Catino and Camardo continue comradery

From childhood friends to college teammates, pair pushes each other on and off the field

Catino and Camardo continue comradery

Jack Miller, Assistant Sports Editor

From AIM buddies to college roommates, UW-Whitewater softball players Julia Camardo and Caitlin Catino have been friends for over half of their lives.

Camardo and Catino met while in elementary school and are now in their junior year of college. Suitable for the two softball standouts, their friendship was sparked on the diamond.

“I was playing house league softball and Julia went to watch her friend,” Catino said. “We didn’t go to the same elementary school, but we knew we were going to the same middle school. We were talking through the fence while I was in the dugout.”

“While she was playing the game,” Camardo added with a chuckle.

Camardo and Catino exchanged AIM accounts after the game and started messaging each other the summer before middle school, where they would eventually become “locker buddies.”

In high school, Camardo and Catino continued their friendship. The duo went on to become four-year starters on the softball team at Buffalo Grove High School in Illinois. It was Camardo on the mound and Catino right behind her in centerfield. At the end of Camardo’s junior year at Buffalo Grove, she committed to UW-Whitewater to play softball. Catino on the other hand, was still searching for the right school.

“I remember telling her that I was coming here and I pushed it on her a little bit,” Camardo said. “I just said ‘it would be so fun, just keep it open.’”

During several of Catino’s and Camardo’s high school games, Catino caught the eye of UW-Whitewater head softball coach Brenda Volk, who was actively recruiting Camardo at the time.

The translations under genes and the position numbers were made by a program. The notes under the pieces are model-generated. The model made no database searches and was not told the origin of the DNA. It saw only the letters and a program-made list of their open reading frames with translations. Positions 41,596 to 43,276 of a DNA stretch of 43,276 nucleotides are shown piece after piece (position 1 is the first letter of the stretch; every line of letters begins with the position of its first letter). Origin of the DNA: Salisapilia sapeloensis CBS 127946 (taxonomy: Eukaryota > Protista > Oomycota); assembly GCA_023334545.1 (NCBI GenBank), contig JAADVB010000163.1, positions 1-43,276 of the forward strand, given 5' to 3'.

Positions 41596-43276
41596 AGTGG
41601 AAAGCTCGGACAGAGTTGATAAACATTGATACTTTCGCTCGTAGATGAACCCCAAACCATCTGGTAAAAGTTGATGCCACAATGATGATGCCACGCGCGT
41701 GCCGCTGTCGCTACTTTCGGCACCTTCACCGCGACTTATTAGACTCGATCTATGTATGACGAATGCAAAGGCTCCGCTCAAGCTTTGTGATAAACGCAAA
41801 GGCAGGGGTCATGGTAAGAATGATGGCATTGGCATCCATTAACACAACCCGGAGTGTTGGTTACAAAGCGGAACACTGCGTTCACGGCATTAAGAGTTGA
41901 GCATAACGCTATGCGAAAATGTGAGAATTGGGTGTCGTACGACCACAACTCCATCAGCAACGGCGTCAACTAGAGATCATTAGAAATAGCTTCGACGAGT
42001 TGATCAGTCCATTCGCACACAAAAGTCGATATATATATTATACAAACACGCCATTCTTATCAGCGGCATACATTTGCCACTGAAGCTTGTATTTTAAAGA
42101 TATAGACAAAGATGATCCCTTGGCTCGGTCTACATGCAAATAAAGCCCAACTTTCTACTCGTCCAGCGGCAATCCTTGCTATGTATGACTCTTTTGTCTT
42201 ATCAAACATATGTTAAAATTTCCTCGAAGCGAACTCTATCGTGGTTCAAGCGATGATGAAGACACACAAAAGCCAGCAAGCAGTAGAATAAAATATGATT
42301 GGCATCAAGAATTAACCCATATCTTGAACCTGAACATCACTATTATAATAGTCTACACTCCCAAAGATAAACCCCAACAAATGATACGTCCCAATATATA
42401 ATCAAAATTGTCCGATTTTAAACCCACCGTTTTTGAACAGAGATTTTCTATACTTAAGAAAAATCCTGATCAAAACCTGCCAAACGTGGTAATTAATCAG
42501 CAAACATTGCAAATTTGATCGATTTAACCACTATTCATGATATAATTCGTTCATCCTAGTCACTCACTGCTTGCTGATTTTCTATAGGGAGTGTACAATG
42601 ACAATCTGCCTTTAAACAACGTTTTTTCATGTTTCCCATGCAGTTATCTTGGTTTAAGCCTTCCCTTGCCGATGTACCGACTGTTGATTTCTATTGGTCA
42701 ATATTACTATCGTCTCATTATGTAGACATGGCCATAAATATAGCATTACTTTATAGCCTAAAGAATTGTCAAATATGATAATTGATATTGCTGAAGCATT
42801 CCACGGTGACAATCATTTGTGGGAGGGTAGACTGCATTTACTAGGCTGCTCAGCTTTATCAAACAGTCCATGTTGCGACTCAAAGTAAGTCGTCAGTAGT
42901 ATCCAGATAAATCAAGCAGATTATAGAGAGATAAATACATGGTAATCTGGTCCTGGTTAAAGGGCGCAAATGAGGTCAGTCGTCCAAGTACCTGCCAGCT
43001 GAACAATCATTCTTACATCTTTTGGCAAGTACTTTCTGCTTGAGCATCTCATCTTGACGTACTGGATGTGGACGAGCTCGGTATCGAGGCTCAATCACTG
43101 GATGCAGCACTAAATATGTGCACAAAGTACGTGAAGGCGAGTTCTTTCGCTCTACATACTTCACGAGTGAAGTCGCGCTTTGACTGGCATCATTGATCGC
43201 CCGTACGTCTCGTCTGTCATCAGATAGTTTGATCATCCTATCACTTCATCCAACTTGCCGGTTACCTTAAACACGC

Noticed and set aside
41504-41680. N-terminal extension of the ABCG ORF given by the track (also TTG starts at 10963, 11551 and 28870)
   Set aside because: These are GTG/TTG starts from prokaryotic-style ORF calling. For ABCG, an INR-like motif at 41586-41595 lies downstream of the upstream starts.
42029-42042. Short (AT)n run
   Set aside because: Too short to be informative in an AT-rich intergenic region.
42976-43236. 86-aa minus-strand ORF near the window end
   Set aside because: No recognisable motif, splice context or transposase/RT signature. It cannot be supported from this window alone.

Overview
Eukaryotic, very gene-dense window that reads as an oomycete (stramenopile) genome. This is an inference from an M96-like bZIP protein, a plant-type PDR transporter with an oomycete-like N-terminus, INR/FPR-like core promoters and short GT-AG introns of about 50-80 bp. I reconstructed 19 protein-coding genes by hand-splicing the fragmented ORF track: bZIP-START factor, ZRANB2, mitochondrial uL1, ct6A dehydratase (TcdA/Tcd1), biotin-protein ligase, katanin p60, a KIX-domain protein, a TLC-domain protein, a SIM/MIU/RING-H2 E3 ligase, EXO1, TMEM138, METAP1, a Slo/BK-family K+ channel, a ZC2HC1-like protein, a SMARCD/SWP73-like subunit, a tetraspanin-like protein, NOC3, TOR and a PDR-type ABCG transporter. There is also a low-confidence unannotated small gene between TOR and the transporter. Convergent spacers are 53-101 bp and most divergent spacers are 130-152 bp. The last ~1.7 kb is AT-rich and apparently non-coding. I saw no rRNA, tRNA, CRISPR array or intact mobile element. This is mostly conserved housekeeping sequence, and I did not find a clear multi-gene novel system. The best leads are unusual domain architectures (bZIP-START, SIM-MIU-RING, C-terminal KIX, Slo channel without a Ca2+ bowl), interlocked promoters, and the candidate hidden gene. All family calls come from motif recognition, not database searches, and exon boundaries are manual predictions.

“Julia’s been my longest recruit in all my twenty years,” Volk said. “I talked to her early in her junior year. So then when I wanted to watch her play, I saw Cait play to. She caught my eye because she’s super fast and did some really good things. I started to talk to Julia about Cait, and then next thing I knew Cait started looking here.”

Eventually, Catino met with Volk, which led to Catino choosing to join Camardo as a Warhawk.

Coming to a college in a different state and playing for a well-established program would be a daunting prospect for almost any freshman, but Camardo and Catino at least knew one other player to start their collegiate careers.

“It was very comforting,” Camardo said. “She’s [Catino] always someone to talk to if you’re scared, sad, mad, annoyed, anything.”

“Meeting 25 new girls is very intimidating, so I think having one person that you’re close to is really nice,” Catino added.

Although Camardo and Catino were close in high school, rooming and playing softball together in college has brought the two even closer.

“I don’t even look at [Catino] as a friend anymore; she’s more like a sister to me,” Camardo said. “Just because we’ve spent so much time together for the past three years.”

College has not only been a place where the two have bonded together, but also a place where the pair have pushed each other to new heights on the field.